Local schools pledged anti-racism last year, but are they following through?

Joint byline with Jordyn Brown Many local schools during the protests acknowledged the continued presence of racism and pledged against it, saying they would “do the work” to confront it in schools and listen more to their students of color. But a year later, with few exceptions, many changes have only appeared in long-term policy reviews or promises. It’sContinue reading “Local schools pledged anti-racism last year, but are they following through?”

It’s been a year since George Floyd’s murder. What’s changed in Salem?

By Connor Radnovich, Dianne Lugo, Natalie Pate, Virginia Barreda and Whitney Woodworth One year removed from Floyd’s death, the Statesman Journal looks back on how the fight for racial equity and justice has developed, and what the road ahead may yet hold. Read the full story here.

Most school board candidates have financial ties to special interest groups

The Salem-Keizer Public Schools governing board is historically a nonpartisan entity. But candidates in the May 18 election are getting money from notably political sources. Big players are investing tens of thousands of dollars into candidates, with some individual campaigns costing around $50,000. Read the full story here.

Some deem school board election process discriminatory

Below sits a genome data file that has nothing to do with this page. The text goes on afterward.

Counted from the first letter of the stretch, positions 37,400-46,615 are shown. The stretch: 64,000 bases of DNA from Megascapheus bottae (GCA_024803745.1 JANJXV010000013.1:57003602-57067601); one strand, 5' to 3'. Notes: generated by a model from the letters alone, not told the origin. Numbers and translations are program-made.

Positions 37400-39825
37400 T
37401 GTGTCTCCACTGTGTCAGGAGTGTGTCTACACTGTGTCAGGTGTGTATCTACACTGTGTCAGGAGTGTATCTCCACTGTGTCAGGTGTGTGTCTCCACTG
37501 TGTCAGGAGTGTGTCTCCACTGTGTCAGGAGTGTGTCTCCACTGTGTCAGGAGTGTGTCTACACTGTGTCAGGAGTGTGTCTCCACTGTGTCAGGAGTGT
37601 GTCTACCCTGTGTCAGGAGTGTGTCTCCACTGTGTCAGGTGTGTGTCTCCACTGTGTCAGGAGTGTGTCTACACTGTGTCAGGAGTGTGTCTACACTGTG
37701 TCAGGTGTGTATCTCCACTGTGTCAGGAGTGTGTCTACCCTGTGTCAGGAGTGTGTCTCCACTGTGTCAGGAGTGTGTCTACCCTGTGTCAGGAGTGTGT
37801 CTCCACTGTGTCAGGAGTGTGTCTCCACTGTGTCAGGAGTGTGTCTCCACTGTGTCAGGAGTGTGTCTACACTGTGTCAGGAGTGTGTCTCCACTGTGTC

The leaders who make major decisions about Salem and Keizer’s children are elected in a way some argue is discriminatory. While Salem-Keizer Public Schools’ governing board members each only represent a portion of the district, they are chosen by voters districtwide. Some believe this has historically created a disadvantage for candidates of color or those who can’t afford toContinue reading “Some deem school board election process discriminatory”

One year later: COVID-19’s impact on families, students

It’s been a year since the COVID-19 pandemic changed Oregonians lives in what felt like an instant, moving classes and many jobs online. For many, the biggest disruption from COVID-19 hit right at home. Living rooms became remote-learning classrooms and daycares with parents balancing roles as caregivers, educators and workers.  Students have struggled to balance workloads and stayContinue reading “One year later: COVID-19’s impact on families, students”

Pacific Islanders most impacted by COVID-19, not prioritized for vaccine

Marion County’s Native Hawaiian and Pacific Islander communities are disproportionately impacted by COVID-19, contracting the virus at more than three times the rate of white individuals.  Case rates continue to skyrocket, and Islanders are being hospitalized and dying at nearly twice the rate of any other race or ethnicity.  Similar patterns have been seen nationally and statewide.  DespiteContinue reading “Pacific Islanders most impacted by COVID-19, not prioritized for vaccine”